Shortly after that, Stadnik came home one day and saw a brand-new computer connected to the Web sitting on his desk — a gift from a local Internet provider. Company workers "sneaked into the house like little spies" to install the equipment, Stadnik joked.
Since then he has made numerous online friends, including several in the United States, Australia and Russia. Stadnik hopes to learn English so he can communicate better with his Anglophone contacts; currently, he relies on computer translations, which he says are often inadequate.
Ukraine's President Viktor Yushchenko's personal tailor has made Stadnik two track suits and the president plans to present Stadnik with a giant car. Local authorities have also promised to supply gas to Stadnik's village, 200 kilometers (125 miles) kilometers west of the capital, Kiev.
On Sunday, a local organization for the disabled gave Stadnik a giant bike so he can pedal to the grocery store, which is in a nearby village. The group also presented Stadnik with a fitness machine.
"I have always dreamt that my life and the life of my loved ones ... would become more comfortable," Stadnik said. "My dream is coming true."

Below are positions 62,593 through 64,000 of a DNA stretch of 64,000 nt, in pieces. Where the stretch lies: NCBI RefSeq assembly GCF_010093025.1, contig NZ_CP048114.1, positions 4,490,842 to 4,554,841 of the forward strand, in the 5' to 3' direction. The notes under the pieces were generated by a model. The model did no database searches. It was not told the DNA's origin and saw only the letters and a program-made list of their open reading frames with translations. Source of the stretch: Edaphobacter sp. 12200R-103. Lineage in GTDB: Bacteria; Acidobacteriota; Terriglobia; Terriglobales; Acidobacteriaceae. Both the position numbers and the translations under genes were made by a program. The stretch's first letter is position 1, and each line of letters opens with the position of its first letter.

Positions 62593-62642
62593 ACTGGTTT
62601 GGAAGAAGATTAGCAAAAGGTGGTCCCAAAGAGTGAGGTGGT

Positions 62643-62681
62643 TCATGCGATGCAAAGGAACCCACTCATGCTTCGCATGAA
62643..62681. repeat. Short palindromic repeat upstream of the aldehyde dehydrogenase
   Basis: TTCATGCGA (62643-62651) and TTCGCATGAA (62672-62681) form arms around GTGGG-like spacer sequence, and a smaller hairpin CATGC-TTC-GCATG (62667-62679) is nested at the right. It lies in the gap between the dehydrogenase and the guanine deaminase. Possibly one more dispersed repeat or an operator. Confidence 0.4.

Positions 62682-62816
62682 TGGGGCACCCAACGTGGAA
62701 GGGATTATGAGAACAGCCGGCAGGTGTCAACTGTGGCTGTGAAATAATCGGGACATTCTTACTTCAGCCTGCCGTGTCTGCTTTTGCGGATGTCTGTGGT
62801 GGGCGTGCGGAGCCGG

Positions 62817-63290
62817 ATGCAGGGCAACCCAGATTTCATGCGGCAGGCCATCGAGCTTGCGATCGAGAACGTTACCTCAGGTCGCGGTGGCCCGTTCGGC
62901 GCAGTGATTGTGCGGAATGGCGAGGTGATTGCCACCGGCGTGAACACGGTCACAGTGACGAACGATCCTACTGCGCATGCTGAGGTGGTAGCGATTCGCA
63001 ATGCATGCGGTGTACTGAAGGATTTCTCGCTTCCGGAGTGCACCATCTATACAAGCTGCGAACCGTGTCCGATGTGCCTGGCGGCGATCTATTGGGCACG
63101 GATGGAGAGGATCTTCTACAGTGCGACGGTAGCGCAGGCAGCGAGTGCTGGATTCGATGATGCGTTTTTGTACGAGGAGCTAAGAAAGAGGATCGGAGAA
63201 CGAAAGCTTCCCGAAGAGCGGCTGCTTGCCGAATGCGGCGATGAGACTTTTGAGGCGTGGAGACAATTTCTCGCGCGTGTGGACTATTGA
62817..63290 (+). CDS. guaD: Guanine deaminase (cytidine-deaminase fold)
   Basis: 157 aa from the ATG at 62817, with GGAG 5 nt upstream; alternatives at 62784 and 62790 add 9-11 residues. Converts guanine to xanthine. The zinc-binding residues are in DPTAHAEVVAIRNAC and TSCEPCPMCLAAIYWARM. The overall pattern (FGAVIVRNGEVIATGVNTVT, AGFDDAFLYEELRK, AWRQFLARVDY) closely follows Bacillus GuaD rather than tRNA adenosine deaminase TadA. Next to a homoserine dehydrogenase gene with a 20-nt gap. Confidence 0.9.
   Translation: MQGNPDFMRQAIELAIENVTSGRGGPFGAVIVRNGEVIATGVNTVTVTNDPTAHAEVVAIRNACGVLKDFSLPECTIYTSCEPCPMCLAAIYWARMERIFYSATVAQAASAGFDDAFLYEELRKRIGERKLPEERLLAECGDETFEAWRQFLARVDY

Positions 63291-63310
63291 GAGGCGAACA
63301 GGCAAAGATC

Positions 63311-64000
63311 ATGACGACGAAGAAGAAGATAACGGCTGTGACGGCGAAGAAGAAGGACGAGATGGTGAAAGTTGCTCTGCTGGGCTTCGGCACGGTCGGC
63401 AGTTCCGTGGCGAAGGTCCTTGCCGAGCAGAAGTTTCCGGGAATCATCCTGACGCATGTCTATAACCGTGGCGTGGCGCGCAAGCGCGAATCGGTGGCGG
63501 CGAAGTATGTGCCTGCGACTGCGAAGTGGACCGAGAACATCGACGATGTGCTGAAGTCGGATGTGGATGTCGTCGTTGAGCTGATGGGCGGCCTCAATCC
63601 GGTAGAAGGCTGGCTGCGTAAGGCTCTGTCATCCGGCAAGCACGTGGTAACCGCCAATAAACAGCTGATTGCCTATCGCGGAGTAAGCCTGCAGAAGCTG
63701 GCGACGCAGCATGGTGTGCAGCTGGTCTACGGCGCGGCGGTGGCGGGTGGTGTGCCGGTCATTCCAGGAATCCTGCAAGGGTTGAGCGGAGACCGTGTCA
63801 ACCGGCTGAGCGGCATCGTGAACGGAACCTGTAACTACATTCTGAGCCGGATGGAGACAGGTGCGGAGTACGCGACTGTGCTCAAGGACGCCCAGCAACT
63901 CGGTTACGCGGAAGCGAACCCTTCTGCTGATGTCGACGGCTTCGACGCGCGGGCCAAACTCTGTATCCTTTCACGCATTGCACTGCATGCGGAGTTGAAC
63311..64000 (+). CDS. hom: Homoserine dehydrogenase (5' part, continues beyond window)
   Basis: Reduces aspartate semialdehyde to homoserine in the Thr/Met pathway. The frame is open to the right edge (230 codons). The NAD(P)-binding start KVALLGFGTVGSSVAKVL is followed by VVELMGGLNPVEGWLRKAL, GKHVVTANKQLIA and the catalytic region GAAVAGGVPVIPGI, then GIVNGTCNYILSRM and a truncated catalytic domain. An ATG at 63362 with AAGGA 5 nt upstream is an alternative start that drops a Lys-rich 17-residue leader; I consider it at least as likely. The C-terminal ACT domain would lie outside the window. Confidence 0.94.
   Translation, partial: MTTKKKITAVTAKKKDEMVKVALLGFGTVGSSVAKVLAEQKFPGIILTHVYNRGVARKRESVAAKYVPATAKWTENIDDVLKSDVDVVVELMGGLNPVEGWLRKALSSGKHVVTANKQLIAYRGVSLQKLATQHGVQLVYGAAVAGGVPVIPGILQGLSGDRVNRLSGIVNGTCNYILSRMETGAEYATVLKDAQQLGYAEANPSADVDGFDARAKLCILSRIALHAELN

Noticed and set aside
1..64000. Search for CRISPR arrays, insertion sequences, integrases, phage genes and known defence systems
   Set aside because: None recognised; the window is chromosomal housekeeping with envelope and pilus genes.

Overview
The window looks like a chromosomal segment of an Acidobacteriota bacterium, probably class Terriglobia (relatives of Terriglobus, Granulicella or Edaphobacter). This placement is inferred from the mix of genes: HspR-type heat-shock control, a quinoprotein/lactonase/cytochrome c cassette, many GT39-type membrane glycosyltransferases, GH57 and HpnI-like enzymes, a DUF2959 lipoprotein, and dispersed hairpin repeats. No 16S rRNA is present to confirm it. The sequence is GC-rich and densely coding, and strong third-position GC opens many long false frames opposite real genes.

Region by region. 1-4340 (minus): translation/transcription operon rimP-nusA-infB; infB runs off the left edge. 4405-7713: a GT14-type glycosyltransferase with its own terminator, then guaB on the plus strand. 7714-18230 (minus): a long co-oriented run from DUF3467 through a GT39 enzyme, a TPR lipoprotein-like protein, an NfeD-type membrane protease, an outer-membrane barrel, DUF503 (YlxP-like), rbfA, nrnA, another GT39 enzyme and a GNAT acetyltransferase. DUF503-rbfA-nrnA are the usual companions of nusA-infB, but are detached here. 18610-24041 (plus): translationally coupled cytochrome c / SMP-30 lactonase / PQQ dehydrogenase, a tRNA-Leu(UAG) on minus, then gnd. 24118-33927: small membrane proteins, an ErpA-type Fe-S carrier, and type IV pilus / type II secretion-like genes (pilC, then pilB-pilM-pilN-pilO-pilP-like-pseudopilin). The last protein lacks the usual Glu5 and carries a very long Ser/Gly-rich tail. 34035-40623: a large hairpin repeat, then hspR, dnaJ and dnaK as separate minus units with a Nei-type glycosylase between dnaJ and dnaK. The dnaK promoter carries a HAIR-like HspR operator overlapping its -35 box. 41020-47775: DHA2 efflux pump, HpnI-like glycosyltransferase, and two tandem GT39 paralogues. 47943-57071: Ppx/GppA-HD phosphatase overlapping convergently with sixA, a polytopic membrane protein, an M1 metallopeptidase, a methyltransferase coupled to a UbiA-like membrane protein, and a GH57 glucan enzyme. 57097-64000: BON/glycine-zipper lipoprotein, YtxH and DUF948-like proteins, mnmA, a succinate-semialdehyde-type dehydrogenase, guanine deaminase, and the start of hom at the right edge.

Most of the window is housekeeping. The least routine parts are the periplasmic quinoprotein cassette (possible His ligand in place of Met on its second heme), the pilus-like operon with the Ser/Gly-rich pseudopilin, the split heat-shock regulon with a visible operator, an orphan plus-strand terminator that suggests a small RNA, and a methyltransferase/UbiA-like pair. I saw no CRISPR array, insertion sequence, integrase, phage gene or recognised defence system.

His neighbors joke that they may also benefit from Stadnik's success. "Of course we are proud of him — we may have gas here soon thanks to him," said Nila Kravchuk, 75.
Since he quit his job, Stadnik has concentrated on managing the family garden and taking care of his three cows, one horse and assorted pigs and chickens. He lives with his mother Halyna, 66, and his sister Larysa, 42.
Stadnik says his dream now is finding a soul mate, just like the former titleholder, China's Bao Xishun, who was married last year.
"I think the future holds that for me," he said.

Friday, March 14, 2008

How cliche

CARROLLTON, Ohio - Amy and Jim Albert's truck handled a special delivery when it broke down on the way to a hospital. A pregnant Amy was having painful contractions when the couple left their home on Wednesday. But they had to pull over about 45 minutes from the hospital when their truck died.
Amy's water then broke, but the expectant mom was prepared. A paramedic, she brought towels just in case.
Jim said his newborn daughter was in his hands before he even knew what happened.
Amy's fellow paramedics soon came along to take the couple and healthy little Erin Nicole Albert to a hospital.

Democracy in action